In DSM-IV, this disorder is called Dementia Due to Multiple Etiologies
For more information, see Dementia
A. The development of multiple cognitive deficits manifested by both
- memory impairment (impaired ability to learn new information or to recall previously learned information)
- one (or more) of the following cognitive disturbances:
- a. aphasia (language disturbance)
- b. apraxia (impaired ability to carry out motor activities despite intact motor function)
- c. agnosia (failure to recognize or identify objects despite intact sensory function)
- d. disturbance in executive functioning (i.e., planning, organizing, sequencing, abstracting)
B. The cognitive deficits in Criteria A1 and A2 each cause significant impairment in social or occupational functioning and represent a significant decline from a previous level of functioning.
C. There is evidence from the history, physical examination, or laboratory findings that the disturbance has more than one etiology (e.g., head trauma plus chronic alcohol use, Dementia of the Alzheimer's Type with the subsequent development of Vascular Dementia).
D. The deficits do not occur exclusively during the course of a delirium.
Note: Use multiple recordings based on specific dementias and specific etiologies, e.g., Dementia of the Alzheimer's Type, With Late Onset, Uncomplicated; Vascular Dementia, Uncomplicated.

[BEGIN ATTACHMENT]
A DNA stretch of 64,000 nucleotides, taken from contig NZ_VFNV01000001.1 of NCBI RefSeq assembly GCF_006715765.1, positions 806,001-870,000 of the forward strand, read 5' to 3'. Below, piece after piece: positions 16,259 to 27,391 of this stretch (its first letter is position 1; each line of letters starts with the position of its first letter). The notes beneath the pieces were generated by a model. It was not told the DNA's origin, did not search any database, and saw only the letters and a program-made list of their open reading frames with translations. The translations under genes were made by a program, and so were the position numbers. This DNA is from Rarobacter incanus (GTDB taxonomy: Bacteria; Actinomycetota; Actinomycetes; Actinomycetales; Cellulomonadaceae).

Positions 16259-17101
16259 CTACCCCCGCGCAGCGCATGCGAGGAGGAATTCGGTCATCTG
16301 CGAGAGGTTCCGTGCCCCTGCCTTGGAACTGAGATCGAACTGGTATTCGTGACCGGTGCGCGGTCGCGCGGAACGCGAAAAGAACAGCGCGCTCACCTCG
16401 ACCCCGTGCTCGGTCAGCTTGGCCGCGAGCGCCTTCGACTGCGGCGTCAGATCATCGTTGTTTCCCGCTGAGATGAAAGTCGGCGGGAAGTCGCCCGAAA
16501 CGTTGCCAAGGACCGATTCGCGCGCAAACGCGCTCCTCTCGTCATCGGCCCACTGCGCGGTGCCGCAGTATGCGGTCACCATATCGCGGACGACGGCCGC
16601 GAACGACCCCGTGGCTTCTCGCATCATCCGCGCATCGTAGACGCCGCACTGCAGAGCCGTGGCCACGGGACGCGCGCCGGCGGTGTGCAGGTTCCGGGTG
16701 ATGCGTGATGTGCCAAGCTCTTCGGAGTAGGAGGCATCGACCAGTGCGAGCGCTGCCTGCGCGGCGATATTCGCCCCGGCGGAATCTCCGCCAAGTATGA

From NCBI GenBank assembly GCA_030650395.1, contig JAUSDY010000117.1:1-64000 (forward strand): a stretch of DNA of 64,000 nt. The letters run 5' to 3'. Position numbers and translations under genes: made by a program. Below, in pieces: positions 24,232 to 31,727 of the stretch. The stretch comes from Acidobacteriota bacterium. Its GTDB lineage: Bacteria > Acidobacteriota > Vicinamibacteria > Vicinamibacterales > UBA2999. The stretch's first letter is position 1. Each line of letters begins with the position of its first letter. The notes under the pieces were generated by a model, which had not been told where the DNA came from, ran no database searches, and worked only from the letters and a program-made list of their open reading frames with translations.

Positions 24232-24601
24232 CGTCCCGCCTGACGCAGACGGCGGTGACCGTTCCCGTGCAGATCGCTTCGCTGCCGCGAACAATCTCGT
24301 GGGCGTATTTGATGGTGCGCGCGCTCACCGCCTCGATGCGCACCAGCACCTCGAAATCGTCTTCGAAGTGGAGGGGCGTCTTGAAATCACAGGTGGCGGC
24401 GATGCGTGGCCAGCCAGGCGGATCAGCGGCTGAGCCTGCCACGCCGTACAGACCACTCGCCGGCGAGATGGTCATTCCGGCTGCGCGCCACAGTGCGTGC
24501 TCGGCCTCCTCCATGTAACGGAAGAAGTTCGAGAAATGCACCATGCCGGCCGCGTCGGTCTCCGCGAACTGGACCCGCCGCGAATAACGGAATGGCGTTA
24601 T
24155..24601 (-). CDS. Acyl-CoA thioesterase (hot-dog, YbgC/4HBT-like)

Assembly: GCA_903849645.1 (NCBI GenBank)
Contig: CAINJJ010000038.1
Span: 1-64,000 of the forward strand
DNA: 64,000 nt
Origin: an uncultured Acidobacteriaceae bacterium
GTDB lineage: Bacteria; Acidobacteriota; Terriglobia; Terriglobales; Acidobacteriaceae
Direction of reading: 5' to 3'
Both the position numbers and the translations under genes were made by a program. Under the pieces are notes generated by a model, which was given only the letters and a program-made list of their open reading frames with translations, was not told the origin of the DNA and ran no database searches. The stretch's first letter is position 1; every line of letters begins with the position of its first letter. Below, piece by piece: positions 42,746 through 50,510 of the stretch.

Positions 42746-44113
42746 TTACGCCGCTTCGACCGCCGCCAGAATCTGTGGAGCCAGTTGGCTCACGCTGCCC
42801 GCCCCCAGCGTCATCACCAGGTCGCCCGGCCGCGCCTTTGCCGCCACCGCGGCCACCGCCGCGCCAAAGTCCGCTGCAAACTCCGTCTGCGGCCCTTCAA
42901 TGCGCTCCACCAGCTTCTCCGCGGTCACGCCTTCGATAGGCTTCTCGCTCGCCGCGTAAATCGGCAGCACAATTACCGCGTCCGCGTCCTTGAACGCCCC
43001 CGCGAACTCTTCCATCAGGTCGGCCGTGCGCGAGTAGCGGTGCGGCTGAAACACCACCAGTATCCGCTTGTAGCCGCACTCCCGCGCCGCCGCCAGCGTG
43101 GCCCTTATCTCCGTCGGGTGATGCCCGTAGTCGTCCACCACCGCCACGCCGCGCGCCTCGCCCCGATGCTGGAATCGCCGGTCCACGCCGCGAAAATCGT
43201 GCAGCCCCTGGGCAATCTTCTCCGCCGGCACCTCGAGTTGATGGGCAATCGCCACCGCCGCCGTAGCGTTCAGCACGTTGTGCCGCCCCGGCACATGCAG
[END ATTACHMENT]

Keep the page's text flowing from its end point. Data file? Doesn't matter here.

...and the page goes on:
Dementia Due to Multiple Etiologies should not be recorded as a diagnosis. For example, both Dementia of the Alzheimer's Type and Vascular Dementia should be diagnosed for an individual with Dementia of the Alzheimer's Type, With Late Onset, Uncomplicated, who, over the course of several strokes, develops a significant further decline in cognitive functioning. In this example, the clinician would list both Dementia of the Alzheimer's Type, With Late Onset, Uncomplicated, Vascular Dementia, Uncomplicated, Alzheimer's Disease, and Stroke.
For more information, see Major and Mild Neurocognitive Disorders
A. The criteria are met for major or mild neurocognitive disorder.
B. There is evidence from the history, physical examination, or laboratory findings that the neurocognitive disorder is the pathophysiological consequence of more than one etiological process, excluding substances (e.g., neurocognitive disorder due to Alzheimer's disease with subsequent development of vascular neurocognitive disorder).
C. The cognitive deficits are not better explained by another mental disorder and do not occur exclusively during the course of a delirium.
Note: This category is included to cover the clinical presentation of a neurocognitive disorder (NCD) for which there is evidence that multiple medical conditions have played a probable role in the development of the NCD. In addition to evidence indicative of the presence of multiple medical conditions that are known to cause NCD (i.e., findings from the history and physical examination, and laboratory findings), it may be helpful to refer to the diagnostic criteria for the various medical etiologies (e.g., NCD due to Parkinson's disease) for more information on establishing the etiological connection for that particular medical condition.